In addition to the previously noted changes due to climate and normal geology, the sudden removal of humans a la Discovery Channel's Life After People would quickly lead to the breakdown of electrical and mechanical infrastructure, including pumping stations (e.g., the California Aqueduct, New Orleans' pumping stations, and the Netherlands' pumping stations in Flevoland), with the obvious results. In the longer term (a few centuries at most, according to Discovery), the majority of earthen and concrete structures are likely to fail, which includes essentially all of the world's dams, dikes, and levees. Their collapses will cause significant flooding, erosion, and scouring of low-lying areas downstream, and some river channels will be changed significantly enough to still show the effects a millennium hence.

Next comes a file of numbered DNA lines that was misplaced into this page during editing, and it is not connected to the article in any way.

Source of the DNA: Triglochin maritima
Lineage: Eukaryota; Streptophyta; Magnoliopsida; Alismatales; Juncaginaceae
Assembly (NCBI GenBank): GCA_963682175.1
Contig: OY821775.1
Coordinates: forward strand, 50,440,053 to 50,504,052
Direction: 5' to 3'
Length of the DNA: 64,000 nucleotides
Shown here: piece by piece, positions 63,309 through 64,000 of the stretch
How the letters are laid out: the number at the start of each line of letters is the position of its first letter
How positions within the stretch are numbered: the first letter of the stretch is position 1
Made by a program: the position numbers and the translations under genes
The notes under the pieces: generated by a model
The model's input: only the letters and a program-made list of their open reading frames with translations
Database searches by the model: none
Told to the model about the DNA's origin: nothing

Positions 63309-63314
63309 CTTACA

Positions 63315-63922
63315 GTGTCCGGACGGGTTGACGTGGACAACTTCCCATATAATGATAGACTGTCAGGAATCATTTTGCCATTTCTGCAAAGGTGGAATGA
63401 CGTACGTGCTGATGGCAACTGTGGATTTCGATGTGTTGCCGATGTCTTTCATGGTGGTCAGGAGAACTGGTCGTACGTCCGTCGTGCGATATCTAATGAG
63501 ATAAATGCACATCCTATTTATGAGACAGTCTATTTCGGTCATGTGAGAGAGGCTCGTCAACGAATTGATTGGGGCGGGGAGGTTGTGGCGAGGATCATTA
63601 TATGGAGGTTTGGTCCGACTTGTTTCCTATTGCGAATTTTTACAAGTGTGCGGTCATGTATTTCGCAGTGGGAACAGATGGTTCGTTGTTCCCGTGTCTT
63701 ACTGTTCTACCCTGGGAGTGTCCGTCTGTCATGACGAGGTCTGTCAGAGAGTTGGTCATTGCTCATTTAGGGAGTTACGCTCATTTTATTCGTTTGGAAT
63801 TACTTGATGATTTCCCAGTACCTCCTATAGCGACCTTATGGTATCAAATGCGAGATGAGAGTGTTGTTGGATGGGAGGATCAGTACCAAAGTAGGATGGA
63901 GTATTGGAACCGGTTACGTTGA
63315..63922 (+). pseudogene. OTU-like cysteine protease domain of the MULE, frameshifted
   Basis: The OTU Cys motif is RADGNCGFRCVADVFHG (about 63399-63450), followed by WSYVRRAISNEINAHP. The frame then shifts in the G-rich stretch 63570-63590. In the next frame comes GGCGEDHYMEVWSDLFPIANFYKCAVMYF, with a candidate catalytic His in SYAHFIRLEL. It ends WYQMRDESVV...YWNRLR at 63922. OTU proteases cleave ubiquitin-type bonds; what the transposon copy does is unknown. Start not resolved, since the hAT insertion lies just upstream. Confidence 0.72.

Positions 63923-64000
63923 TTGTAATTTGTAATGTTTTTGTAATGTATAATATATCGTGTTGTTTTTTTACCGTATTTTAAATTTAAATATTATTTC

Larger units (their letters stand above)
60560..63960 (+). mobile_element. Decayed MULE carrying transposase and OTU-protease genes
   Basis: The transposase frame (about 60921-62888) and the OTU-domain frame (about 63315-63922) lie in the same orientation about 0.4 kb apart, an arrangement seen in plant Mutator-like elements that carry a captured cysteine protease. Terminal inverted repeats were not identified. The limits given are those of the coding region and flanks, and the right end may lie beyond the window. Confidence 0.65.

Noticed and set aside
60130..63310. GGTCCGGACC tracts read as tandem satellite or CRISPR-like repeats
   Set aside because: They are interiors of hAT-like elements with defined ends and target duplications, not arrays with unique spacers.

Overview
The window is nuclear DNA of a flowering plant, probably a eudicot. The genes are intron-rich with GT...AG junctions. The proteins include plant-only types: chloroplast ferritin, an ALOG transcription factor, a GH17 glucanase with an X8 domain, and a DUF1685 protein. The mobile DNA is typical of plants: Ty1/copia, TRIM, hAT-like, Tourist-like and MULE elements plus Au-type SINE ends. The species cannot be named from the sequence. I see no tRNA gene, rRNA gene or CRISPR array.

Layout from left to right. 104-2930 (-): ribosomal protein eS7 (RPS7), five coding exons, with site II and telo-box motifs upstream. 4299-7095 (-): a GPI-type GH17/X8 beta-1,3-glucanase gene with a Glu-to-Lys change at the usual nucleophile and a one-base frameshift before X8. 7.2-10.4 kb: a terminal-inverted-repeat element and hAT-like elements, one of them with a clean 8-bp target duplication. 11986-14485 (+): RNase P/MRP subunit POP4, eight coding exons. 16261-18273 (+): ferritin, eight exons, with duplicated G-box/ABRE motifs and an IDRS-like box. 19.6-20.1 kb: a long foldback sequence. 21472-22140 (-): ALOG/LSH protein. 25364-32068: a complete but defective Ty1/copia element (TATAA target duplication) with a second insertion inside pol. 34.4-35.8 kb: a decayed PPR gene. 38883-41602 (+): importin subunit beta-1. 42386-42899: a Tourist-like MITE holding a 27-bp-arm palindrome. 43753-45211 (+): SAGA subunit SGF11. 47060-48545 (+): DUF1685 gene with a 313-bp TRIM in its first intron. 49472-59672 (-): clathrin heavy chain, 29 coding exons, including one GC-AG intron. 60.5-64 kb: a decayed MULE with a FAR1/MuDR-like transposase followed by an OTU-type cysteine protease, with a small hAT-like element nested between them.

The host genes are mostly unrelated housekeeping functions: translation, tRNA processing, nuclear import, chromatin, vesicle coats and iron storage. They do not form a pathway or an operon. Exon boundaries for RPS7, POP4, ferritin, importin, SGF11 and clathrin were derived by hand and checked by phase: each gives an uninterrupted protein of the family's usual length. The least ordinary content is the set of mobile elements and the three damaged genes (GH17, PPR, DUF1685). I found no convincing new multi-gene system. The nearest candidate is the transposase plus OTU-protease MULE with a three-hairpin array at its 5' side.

Earth's cities and highways are also likely to be largely buried in vegetation (again, per Discovery), with the result that urban and linear features that are prominent from the air or even space will become much harder to see.
The disappearance of humans will also eliminate agriculture and logging, which is likely to reduce silt and fertilizer runoff in most places, with at least some visible changes in watersheds. (For example, mangroves can be expected to make a larger comeback in some rivers; clear-cut areas of the Amazon and other forests will recover to some extent; and a number of river deltas like the Ebro's will stop growing so quickly and may actually erode.) The Aral Sea may make a comeback as well.
Astronomy might also play a small part; according to Wikipedia, there's about a 20% chance of an asteroid strike large enough to create a crater actually hitting land and doing so.
By the way, spacecraft, even the ISS, are too small to make much of a mark, and what little damage they do cause would be hidden by vegetation and weathering very quickly (years, or decades at most).